– On Apology –
We were discussing the frequency with which we hear parents directing their children to issue apologies when some social injustice has occurred. To many, it’s mandatory “good parenting” to require one’s child to utter an “I’m sorry” whenever it seems appropriate. To me, however, requiring an apology of a child or another adult, that being an omission of responsibility and existence of remorse, falls into the category of damaging and simply continues a legacy of superficial disconnectedness. Empathy generates something quite beautiful, something quite genuine and far reaching. This is what we base our decision to not require, or even suggest our child offer an apology, regardless of the situation.
- What does it mean to make amends?
- What is reparation?
- When a response of simple regret is a matter of polite social interaction, can its authenticity be clearly seen?
How can we, as parents, demonstrate these valuable concepts authentically, so that our children, first, experience the benefit of their effect?
How can we provide a pattern worthy of our children’s observance, one that leads to authentic relating, compassion, empathy, and reconnection?
Let’s take a moment and look at the history behind the phrase, “I’m sorry”.
Originally, “sorry” came from “sore” (Middle English, pre 900)
feeling regret, compunction, sympathy, pity, etc.: to be sorry to leave one’s friends; to be sorry for a remark; to be sorry for someone in trouble.
regrettable or deplorable; unfortunate; tragic: a sorry situation; to come to a sorry end.
sorrowful, grieved, or sad: Was she sorry when her brother died?
associated with sorrow; suggestive of grief or suffering; melancholy; dismal.
(used interjectionally as a conventional apology or expression of regret): Sorry, you’re misinformed. Did I bump you? Sorry.
The Dalai Lama has much to say on forgiveness, as well as the responsibility we have of owning our actions and offering recompense. It is said that something he has offered, included in the 18 Rules of Living, concerns offering apology when appropriate.
7. When you realize you’ve made a mistake, take immediate steps to correct it. And do not let your pride get in the way of taking those steps. Apologize, taking full responsibility. That will speak for your character more strongly than the action of making the mistake in the first place.
There is a site entitled Emotional Competency, which discusses the art and beauty of the apology at length. Below is an excerpt:
A genuine apology provides so much benefit with so little cost, it is surprising and unfortunate it is not more common. The decision to apologize is a tug-of-war between stubborn pride and guilt. Since guilt is authentic, and stubborn pride is not, it seems best to get on with the apology. Making a sincere apology is an act of courage, not a sign of weakness. Many people are reluctant to apologize because they fear either humiliation or retaliation. This is unfortunate because most genuine apologies elicit gratitude as the response. Failing to apologize can be a costly dominance contest that prolongs bad feelings in a relationship that could have been easily avoided or foreshortened.
We have made the decision as a family to not instruct, encourage, or expect apologies from one another, but to instead request them when one feels it would result in reconnection and reparation, personally. We have also made the decision to not offer apologies for the actions of another, nor to expect another to offer an apology, regardless of whether the situation appears to warrant such. If, as an adult, I see a situation occur and I feel compelled to off my acknowledgement of the other person’s difficulty, I will do so.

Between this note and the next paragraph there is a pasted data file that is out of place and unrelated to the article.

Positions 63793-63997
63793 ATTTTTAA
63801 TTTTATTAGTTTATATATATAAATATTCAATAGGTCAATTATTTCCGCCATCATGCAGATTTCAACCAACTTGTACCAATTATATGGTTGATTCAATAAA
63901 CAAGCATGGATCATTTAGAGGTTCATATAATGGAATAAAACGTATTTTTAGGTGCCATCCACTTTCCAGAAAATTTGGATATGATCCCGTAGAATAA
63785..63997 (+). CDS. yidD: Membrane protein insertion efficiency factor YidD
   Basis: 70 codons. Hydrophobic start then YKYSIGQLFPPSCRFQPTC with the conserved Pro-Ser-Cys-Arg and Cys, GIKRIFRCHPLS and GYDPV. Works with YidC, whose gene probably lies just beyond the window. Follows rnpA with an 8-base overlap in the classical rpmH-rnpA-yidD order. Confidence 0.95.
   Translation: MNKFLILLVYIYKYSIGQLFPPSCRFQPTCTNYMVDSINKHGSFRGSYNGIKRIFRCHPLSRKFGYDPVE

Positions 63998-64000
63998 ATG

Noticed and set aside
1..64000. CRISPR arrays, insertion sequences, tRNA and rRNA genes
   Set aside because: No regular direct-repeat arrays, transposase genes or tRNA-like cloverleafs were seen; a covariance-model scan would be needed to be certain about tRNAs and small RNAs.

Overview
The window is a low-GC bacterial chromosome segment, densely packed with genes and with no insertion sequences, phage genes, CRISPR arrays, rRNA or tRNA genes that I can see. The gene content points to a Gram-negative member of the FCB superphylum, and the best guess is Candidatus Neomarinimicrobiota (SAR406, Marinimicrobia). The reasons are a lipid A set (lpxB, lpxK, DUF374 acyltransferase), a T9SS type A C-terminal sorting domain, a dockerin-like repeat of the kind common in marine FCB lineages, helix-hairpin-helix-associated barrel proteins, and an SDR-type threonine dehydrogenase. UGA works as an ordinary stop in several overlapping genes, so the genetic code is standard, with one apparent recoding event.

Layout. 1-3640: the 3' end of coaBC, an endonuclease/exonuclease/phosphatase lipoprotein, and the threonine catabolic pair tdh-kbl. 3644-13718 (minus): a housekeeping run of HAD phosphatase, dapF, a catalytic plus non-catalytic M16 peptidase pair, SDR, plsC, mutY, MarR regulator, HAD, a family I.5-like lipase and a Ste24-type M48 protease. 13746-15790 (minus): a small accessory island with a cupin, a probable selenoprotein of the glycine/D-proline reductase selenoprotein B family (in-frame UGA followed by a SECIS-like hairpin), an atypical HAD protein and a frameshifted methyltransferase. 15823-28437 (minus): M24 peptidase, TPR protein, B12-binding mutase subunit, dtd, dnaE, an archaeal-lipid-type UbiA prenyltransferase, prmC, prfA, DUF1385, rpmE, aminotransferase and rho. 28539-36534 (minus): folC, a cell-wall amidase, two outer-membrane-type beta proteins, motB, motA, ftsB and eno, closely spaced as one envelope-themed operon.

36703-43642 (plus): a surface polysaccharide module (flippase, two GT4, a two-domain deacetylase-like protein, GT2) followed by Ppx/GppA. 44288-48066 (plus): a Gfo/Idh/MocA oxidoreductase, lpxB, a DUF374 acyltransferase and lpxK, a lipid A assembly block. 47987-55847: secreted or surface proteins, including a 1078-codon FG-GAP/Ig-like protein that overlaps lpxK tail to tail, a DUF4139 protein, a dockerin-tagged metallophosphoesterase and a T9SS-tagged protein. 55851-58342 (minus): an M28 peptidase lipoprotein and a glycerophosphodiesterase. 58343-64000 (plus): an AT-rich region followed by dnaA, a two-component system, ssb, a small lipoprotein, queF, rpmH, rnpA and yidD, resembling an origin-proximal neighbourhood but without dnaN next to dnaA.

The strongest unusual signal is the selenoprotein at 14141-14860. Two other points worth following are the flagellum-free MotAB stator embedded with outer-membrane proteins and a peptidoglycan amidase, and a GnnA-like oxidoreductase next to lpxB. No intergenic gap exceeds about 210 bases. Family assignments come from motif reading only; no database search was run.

In simple terms:
I will not instruct my child to offer an apology, I will not bring upon her a sense of shame.
I will not apologize for my child’s actions, that is her right to handle her situation as she sees best.
I will be observant and aware of my child’s interactions with others, and if a situation arises in which I feel compelled to offer my acknowledge and/or empathy for another child/person’s experience, I will offer them my authentic awareness and acknowledgement. My child is likely to witness this interchange, and I choose to communicate my own expressions in such a way that upholds my child, never diminishes my child, and maintains a path, in a positive environment, to give my child the opportunity to make amends if they make that choice.
Finally, if interested – I appreciate some of what Patricia has said here:
The Meaning of ‘I’m Sorry’
JUNE 6, 2011
What exactly do we mean when we say “I’m sorry”? It can be an apology (”oops I didn’t mean to do that”), a regret (”I should have done that.”), an excuse (”not my department”) or an expression of empathy (”I empathize with your pain, suffering, situation, and don’t pretend to have a way to ‘fix’ it so I’ll just be present with you”).
Recently, I have experienced “I’m sorry” as more of an excuse to lessen the punishment and/or as a promise that that they will not do something again such as I’m sorry…I yelled at my employee, stole from the organization, continue to act inappropriately etc. (you get the picture). The unfortunate thing is that people are saying “I’m sorry” without meaning it. Like “I love you” it is important when said genuinely, but prone to overuse leading to cheapening of meaning.
What has happened to individuals saying it to mean what it originally meant: I’m pained by the sadness/grief/trouble that I created. My actions/behaviors will change to reflect how authentic I am with this apology. An apology is not only a potentially powerful act, but it can be a powerful tool when used appropriately. This power can help with settling conflict and moving forward. By contrast, a botched apology can exacerbate the conflict and become itself the subject of conflict.